[0026]FIG. 6 is an exploded view showing the construction of the thigh or upper leg movement assembly 27. On the upper end of the assembly, a linear actuator 50 and guide rod 51 are held by support plates 48 and threaded fasteners 41 and 41 a. On the lower end of the assembly, linear actuators 49 and 50 and the guide rod 51 are held by support plate elements 47 and threaded fasteners 41 and 41 a. Upper leg holder 28 is attached to support plate elements 47 by way of threaded fasteners 41 and 41 a.

[0027]FIG. 7 is an exploded view showing the construction of the calf or lower leg movement assembly 29. On the upper end of the assembly, a linear actuator 65 and guide rod 66 are constrained by support plate elements 68 by means of threaded fasteners 41 and 41 a. On the lower end of the assembly, linear actuators 65 and 67 and the guide rod 66 are held by support plate elements 64 and threaded fasteners 41 and 41 a. Ankle holder 30 is attached through holes in the lower portion of the support plate elements 64 and is retained by a cotter pin 76.

[0028]FIG. 8 shows the primary manner of use of the preferred embodiment of the present invention. The patient 80 is attached to the robotic leg movement means through ankle cuffs 30, knee cuffs 28, and thigh pads 26. The patient's weight is supported in part by a harness means 81 (in a well known manner) attached to support means 22 through rope 82 and eyebolts 23. Provision is made through use of a pulley system or other similar implement attached to rope 82 (not shown), in well-known manners, to vary the amount of the patient's weight supported by the device. Adjustment of width of the leg movement means 23 to accommodate various patient physical dimensions is accomplished through controlled motion of linear actuators 32.

[0029]FIG. 9 is a side view of the patient's leg attached to the lower limb movement means 23. Adjustment of overall height of the lower limb movement means 23 is accomplished through simultaneous adjustment of linear actuators 59 in such a way as to allow proper contact of the patient's feet with the treadmill 83 (as shown in FIG. 8). Appropriate movement of the linear actuator 65, in conjunction with the guide rod 66, allows adjustment of the distance between support plates 64 and 68, thereby adjusting the lower limb movement means 23 to fit the patient's calf. Similarly, activation of the linear actuator 50 in combination with the guide rod 51 allows adjustment of the lower limb movement means 23 to correspond to the patient's upper leg length. In a like manner, the linear actuator 55, in conjunction with the guide rod 54, provides adjustment for the precise contact point of the hip holder 26. Walking motion of the patient, 80, is attained through motion of linear actuators 67, 49, and 56. Linear actuators 65, 50, 55, and 59 are held stationary during walking motion, being used only for adjustment. Movement of the patient's calf is controlled by movement of the linear actuator 67, which causes the ankle cuff 30, the support plates 64, the guide rod 66, and the support plates 68 to rotate as a unit about the bearing 75, thereby raising or lowering the calf. In a similar manner, motion of the patient's thigh is brought about by motion of the linear actuator 49, which causes the knee holder 28, the support plates 47 and 48, the linear actuator 50, and the guide rod 51 to rotate as a unit about the bearing 74, thereby raising or lowering the patient's thigh (and calf if the linear actuator 67 is stationary). Motion of the patient's hip is carried out through motion of the linear actuator 56. Such motion causes the guide rod 54, the support plates 57 and 52, the hip holder 26, and the linear actuator 55 to rotate as a unit about the bearing 73, thereby moving the patient's hip in a motion describing an arc. Coordination of the walking motion of the patient 80 is to be carried out by a computer control system. Such control system forms no part of the present invention.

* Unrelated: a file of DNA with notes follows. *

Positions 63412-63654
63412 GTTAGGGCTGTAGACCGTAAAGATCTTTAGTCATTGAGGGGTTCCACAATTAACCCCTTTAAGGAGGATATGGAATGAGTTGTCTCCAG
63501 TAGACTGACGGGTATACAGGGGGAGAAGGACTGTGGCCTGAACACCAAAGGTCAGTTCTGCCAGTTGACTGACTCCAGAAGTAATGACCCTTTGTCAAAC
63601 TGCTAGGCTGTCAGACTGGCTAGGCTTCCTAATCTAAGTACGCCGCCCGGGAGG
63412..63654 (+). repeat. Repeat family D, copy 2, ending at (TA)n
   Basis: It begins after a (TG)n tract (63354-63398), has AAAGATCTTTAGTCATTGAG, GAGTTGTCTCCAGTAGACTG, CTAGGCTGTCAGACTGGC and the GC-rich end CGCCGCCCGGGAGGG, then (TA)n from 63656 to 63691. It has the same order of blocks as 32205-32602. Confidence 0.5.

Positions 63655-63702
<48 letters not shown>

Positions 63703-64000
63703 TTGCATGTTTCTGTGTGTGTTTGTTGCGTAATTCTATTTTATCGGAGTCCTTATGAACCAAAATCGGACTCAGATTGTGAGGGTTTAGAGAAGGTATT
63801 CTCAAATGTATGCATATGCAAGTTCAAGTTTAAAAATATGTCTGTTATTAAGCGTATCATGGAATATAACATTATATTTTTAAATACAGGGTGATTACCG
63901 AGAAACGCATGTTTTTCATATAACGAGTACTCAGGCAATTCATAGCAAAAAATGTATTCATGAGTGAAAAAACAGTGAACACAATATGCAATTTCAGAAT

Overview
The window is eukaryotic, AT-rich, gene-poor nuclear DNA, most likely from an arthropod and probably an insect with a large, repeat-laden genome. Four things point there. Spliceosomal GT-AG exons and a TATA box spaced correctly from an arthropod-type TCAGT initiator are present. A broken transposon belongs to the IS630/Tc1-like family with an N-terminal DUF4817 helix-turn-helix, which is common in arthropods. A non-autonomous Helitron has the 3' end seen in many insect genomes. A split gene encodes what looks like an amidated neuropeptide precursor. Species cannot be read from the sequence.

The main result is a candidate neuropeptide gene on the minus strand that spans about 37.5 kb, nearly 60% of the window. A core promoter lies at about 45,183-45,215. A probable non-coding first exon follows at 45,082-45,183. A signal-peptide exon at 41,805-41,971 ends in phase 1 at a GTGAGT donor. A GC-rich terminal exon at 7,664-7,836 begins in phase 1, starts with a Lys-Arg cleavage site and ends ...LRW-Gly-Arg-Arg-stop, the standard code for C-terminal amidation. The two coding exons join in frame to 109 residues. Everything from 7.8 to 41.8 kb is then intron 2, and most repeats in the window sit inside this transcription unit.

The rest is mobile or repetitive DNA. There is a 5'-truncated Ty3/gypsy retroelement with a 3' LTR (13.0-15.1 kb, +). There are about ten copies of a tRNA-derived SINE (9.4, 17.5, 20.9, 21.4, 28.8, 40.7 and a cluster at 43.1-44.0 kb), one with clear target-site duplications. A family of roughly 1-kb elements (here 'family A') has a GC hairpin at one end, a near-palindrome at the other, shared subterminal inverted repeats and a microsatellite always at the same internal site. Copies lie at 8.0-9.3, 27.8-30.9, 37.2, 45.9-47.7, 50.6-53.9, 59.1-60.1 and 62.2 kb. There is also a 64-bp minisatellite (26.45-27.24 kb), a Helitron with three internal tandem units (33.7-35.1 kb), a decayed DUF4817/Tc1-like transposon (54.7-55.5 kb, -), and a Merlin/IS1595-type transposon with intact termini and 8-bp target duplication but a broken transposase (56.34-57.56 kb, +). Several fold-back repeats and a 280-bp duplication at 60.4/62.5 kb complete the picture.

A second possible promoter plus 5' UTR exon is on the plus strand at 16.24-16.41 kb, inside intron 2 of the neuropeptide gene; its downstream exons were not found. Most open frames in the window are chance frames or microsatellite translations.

[0030] The present invention is, of course, in no way restricted to the specific disclosure of the specification and drawings, but also encompasses any modifications within the scope of the appended claims.

Referenced by
Citing PatentFiling datePublication dateApplicantTitle
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US7556606 *May 17, 2007Jul 7, 2009Massachusetts Institute Of TechnologyPelvis interface
US7628766Oct 29, 2004Dec 8, 2009The Regents Of The University Of CaliforniaLower extremity enhancer
US7883546Mar 9, 2007Feb 8, 2011The Regents Of The University Of CaliforniaPower generating leg
US7938756Feb 10, 2007May 10, 2011Roy RodetskyPowered mobile lifting, gait training and omnidirectional rolling apparatus and method
US7947004 *Jan 18, 2006May 24, 2011The Regents Of The University Of CaliforniaLower extremity exoskeleton
US8057410Apr 13, 2006Nov 15, 2011The Regents Of The University Of CaliforniaSemi-powered lower extremity exoskeleton
US8070700Nov 19, 2009Dec 6, 2011The Regents Of The University Of CaliforniaLower extremity enhancer
US8523790 *Nov 2, 2009Sep 3, 2013Honda Motor Co., Ltd.Walking assistance device
US8608674Jul 7, 2009Dec 17, 2013Massachusetts Institute Of TechnologyPelvis interface
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WO2007002250A2 *Jun 22, 2006Jan 4, 2007Omar F SelodSystem and method for gait training
WO2007137150A2 *May 18, 2007Nov 29, 2007Massachusetts Inst TechnologyPelvis interface
WO2008096210A1 *Feb 10, 2007Aug 14, 2008Roy RodetskyPowered mobile lifting, gait training and omnidirectional rolling apparatus and method
WO2012178171A2 *Jun 25, 2012Dec 27, 2012Northeastern UniversityRobotic gait rehabilitation training system with orthopedic lower body exoskeleton for torque transfer to control rotation of pelvis during gait
WO2013136351A2Feb 20, 2013Sep 19, 2013Politecnico Di TorinoActive sling for the motion neurological rehabilitation of lower limbs, system comprising such sling and process for operating such system
Classifications
U.S. Classification601/35, 601/33
International ClassificationA61H3/00
Cooperative ClassificationA61H2201/1238, A61H2201/0192, A61H2201/1642, A61H2201/123, A61H2201/163, A61H2201/5007, A61H2201/1635, A61H2201/1652, A61H3/00, A61H2201/1621, A61H1/0262, A61H2201/1676, A61H3/008
European ClassificationA61H3/00H
Legal Events
DateCodeEventDescription
Dec 13, 2002ASAssignment
Owner name: NEW MEXICO TECHNICAL FOUNDATION, NEW MEXICO
Free format text: ASSIGNMENT OF ASSIGNORS INTEREST;ASSIGNOR:THOMPSON SARKODIE-GYAN;REEL/FRAME:013580/0951
Effective date: 20021212